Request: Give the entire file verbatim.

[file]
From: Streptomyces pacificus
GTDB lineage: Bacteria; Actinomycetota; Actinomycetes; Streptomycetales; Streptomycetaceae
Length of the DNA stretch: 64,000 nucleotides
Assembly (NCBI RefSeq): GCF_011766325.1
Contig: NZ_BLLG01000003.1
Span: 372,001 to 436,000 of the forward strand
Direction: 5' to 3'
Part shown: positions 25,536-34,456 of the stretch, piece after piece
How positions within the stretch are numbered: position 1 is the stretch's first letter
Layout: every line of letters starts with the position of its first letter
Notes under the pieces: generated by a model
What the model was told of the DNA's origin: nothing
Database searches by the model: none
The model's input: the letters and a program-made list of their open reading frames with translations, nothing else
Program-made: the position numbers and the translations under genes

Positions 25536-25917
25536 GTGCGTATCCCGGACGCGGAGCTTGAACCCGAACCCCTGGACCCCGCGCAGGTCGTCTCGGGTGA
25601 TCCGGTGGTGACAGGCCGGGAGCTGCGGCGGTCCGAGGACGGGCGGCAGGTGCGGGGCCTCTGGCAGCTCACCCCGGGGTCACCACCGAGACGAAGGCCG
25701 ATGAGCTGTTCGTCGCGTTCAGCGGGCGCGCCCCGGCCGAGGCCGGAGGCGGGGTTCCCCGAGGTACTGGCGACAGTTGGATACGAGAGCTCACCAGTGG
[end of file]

From: Streptomyces pacificus
GTDB lineage: Bacteria; Actinomycetota; Actinomycetes; Streptomycetales; Streptomycetaceae
Length of the DNA stretch: 64,000 nucleotides
Assembly (NCBI RefSeq): GCF_011766325.1
Contig: NZ_BLLG01000003.1
Span: 372,001 to 436,000 of the forward strand
Direction: 5' to 3'
Part shown: positions 25,536-34,456 of the stretch, piece after piece
How positions within the stretch are numbered: position 1 is the stretch's first letter
Layout: every line of letters starts with the position of its first letter
Notes under the pieces: generated by a model
What the model was told of the DNA's origin: nothing
Database searches by the model: none
The model's input: the letters and a program-made list of their open reading frames with translations, nothing else
Program-made: the position numbers and the translations under genes

Positions 25536-25917
25536 GTGCGTATCCCGGACGCGGAGCTTGAACCCGAACCCCTGGACCCCGCGCAGGTCGTCTCGGGTGA
25601 TCCGGTGGTGACAGGCCGGGAGCTGCGGCGGTCCGAGGACGGGCGGCAGGTGCGGGGCCTCTGGCAGCTCACCCCGGGGTCACCACCGAGACGAAGGCCG
25701 ATGAGCTGTTCGTCGCGTTCAGCGGGCGCGCCCCGGCCGAGGCCGGAGGCGGGGTTCCCCGAGGTACTGGCGACAGTTGGATACGAGAGCTCACCAGTGG